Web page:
THE 20th KENTUCKY VOLUNTEER INFANTRY

An Interesting War Record by F. S. Loyd,
of Fredonia, Lieutenant Company H.

Part 4 of 11

Monday August 8th.  Moved at 12 o'clock to the right, built works and did not get them finished until we were ordered to move forward and charge the Rebels and drove them two miles, taking their skirmish pits and one line of their works which we held until dark.  Our troops fell back and built breastworks, working all night.  Rained all evening; men wet and sleepy and rations short.  Sergeant Major C. T. Kelley wounded in the head.  Very warm day.

Tuesday August 9th.  Received orders to move in a moment's warning.  At 1 o'clock we were ordered to charge the enemy.  Ordered to leave everything in camp except guns and ammunition.  We commenced the charge, drove the enemy about a mile before we were ordered to build breastworks.  Did not get them done until we were ordered to take another hill in our front, which we did and laid on our arms expecting a charge from the Rebels but they did not come.  We were ordered to build breastworks, and worked all night.  Rained very hard all evening.

Wednesday August 10th.  Laid in camp all day.  No fighting except skirmishing.  Elisha Boister, Co. D, killed, ball taking effect in the back.  Corporal Henry Waddill, Co. D, wounded in the head, ball taking effect in right eye and went out on back of his head.  Sergeant Stephen Woodruff, Co., F, wounded in the left leg, broke it so it had to be amputated.  Rain in the evening.  No cannonading today.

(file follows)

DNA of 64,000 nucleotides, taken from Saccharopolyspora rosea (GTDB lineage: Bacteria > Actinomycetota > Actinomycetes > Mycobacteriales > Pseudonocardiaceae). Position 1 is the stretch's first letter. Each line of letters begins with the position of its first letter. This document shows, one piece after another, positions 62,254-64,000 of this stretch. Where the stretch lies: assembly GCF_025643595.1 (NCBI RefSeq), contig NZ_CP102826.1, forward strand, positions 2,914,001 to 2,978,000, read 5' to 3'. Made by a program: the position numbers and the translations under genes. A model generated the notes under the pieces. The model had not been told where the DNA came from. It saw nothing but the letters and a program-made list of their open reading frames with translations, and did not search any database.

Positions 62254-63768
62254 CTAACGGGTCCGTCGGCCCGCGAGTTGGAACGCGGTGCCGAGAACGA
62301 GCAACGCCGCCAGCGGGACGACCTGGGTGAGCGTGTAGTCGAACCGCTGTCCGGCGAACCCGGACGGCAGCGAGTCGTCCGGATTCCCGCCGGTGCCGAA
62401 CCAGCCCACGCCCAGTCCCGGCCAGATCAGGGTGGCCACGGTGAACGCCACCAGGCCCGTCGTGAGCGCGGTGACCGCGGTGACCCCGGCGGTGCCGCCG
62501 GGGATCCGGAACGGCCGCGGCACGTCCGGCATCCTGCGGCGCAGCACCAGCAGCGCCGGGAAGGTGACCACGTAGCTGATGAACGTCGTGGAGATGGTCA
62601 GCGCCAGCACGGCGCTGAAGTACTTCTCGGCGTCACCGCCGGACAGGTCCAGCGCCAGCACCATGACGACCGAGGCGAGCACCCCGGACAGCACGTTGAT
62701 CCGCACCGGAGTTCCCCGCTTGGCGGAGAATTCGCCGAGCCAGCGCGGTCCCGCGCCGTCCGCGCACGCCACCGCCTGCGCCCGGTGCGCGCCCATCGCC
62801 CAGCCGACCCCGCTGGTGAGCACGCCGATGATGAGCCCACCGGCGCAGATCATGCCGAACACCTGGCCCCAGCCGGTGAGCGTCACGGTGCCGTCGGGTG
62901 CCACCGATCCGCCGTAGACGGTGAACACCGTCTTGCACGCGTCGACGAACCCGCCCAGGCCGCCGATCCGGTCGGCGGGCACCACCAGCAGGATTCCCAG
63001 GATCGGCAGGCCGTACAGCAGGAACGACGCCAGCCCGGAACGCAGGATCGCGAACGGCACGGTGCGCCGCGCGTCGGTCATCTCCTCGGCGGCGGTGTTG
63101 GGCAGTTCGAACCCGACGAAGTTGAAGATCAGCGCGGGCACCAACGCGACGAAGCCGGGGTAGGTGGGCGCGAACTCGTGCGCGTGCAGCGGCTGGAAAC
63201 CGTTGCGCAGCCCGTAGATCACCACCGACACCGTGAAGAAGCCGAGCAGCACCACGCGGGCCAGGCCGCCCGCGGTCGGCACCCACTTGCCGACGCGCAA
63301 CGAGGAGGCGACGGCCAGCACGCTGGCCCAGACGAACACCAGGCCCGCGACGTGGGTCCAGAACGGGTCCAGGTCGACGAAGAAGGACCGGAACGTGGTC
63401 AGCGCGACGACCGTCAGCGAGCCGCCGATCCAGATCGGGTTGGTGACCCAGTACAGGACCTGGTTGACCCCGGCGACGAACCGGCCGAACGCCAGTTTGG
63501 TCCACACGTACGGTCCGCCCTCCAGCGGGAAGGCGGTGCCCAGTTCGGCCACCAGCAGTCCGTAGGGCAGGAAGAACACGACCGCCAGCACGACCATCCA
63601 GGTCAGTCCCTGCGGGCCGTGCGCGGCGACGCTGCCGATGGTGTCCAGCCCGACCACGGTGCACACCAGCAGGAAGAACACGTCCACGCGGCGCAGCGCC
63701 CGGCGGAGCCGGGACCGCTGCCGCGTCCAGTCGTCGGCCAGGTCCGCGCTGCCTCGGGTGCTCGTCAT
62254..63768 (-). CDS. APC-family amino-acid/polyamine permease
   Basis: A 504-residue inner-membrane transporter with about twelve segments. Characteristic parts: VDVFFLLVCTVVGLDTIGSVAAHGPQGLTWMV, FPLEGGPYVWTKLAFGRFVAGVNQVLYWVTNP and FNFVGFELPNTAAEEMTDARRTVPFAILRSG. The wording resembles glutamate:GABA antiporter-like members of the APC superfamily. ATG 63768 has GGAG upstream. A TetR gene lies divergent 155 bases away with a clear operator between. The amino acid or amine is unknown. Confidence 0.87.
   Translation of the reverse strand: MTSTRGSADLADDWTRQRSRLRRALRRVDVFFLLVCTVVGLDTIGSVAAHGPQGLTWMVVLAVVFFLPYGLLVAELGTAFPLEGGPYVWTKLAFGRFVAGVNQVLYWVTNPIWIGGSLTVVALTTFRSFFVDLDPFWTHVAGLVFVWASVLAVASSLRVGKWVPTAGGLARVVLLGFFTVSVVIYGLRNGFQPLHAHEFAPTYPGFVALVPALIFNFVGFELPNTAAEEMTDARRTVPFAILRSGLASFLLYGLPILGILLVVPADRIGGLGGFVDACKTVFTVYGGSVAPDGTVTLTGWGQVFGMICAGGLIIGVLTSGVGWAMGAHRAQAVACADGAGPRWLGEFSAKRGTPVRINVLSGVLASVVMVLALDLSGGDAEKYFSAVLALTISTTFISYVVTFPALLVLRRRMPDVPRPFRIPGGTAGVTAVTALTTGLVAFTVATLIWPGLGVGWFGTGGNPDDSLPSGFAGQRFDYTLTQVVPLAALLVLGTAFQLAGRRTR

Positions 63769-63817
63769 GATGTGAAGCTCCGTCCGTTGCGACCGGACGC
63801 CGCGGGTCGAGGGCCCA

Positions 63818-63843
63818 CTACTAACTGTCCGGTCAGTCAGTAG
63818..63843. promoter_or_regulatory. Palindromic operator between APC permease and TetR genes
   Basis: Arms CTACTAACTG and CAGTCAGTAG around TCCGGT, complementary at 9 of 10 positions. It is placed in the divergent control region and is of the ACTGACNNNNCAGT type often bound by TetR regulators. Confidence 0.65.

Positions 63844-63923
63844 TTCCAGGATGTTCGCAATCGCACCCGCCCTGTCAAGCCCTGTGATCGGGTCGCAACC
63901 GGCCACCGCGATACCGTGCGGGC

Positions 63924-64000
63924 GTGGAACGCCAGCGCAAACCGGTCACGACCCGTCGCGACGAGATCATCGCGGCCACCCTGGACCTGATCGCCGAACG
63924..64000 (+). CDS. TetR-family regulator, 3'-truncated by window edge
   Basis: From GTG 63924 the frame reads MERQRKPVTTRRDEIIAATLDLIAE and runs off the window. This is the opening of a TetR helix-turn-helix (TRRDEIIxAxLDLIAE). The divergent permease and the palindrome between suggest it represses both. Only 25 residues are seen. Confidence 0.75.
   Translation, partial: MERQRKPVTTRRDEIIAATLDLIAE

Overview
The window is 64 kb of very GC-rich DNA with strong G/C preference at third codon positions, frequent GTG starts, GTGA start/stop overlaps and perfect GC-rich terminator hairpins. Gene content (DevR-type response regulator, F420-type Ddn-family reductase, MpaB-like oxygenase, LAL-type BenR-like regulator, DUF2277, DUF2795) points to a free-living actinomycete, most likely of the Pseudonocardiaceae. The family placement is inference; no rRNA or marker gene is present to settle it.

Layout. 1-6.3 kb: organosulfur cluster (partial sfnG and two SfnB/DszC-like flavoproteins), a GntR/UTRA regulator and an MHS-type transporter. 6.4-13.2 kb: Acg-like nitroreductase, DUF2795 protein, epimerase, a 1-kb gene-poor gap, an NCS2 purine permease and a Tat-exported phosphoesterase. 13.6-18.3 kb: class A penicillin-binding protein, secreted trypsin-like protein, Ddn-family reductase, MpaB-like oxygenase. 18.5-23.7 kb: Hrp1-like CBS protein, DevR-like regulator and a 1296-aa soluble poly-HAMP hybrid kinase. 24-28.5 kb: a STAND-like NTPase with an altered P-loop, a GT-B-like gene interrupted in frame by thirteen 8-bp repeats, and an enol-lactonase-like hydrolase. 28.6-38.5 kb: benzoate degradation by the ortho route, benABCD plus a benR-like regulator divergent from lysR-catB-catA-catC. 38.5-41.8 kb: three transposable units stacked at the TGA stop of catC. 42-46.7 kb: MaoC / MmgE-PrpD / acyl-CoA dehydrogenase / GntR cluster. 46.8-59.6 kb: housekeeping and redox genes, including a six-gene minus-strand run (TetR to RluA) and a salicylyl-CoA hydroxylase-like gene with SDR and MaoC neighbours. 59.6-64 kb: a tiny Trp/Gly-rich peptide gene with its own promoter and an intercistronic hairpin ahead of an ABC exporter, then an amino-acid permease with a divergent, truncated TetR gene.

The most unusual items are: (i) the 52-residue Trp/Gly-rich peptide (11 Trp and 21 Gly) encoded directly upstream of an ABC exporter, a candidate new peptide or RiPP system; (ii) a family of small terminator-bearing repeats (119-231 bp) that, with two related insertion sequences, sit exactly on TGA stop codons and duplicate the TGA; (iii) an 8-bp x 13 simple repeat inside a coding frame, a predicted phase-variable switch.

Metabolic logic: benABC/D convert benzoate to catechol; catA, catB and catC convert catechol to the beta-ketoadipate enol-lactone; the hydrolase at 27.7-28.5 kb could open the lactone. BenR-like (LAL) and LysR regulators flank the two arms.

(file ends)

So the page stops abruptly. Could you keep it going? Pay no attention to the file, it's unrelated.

Thursday August 11th, laid in camp all day.  No fighting going on of any consequence.  Co. H was out on picket.  Heavy cannonading and fighting about 11 o'clock at night.  Rain in the evening; very warm.

Friday August 12th, laid in camp all day.  Heavy skirmishing going on in our front.  Jas. Tabor, Co. D, wounded.  Sergeant Myers, Co. G, killed; Sergeant Mark wounded in left arm; Sergeant B. F. Young and Sol Chambles sent to hospital.  Some shells fell in our camp.  Rain in the evening.

Saturday August 13th, laid in camp all day.  No fighting going on except skirmishing.  Dan Folia, Co. F, wounded in the hand; Corporal Henry Myers, Co. D, wounded in left hand; Sergeant Cal Akers, Co. D, died.  Very warm; moon shines bright at night.

Sunday August 14th, laid in camp all day.  No casualities in our regiment today.  Very warm.  All quiet in front.

Monday August 15th, laid in camp all day.  No fighting except picket fight.  Sol Chambles, Co. H, died in hospital.  Rain in the evening.

Tuesday August 16th, laid in camp all day.  No fighting except skirmishing with the pickets; no casualities in our regiment today.  Details of 60 men made to work on the fortifications today.  Beautiful weather.  Moon shines bright.

Wednesday August 17th, still laid in camp all day.  Details of 60 men from our regiment at a time to work on the works, day and night.  No fighting except pickets skirmishing.  No casualities in our regiment today.  Very warm, bright moonlight nights.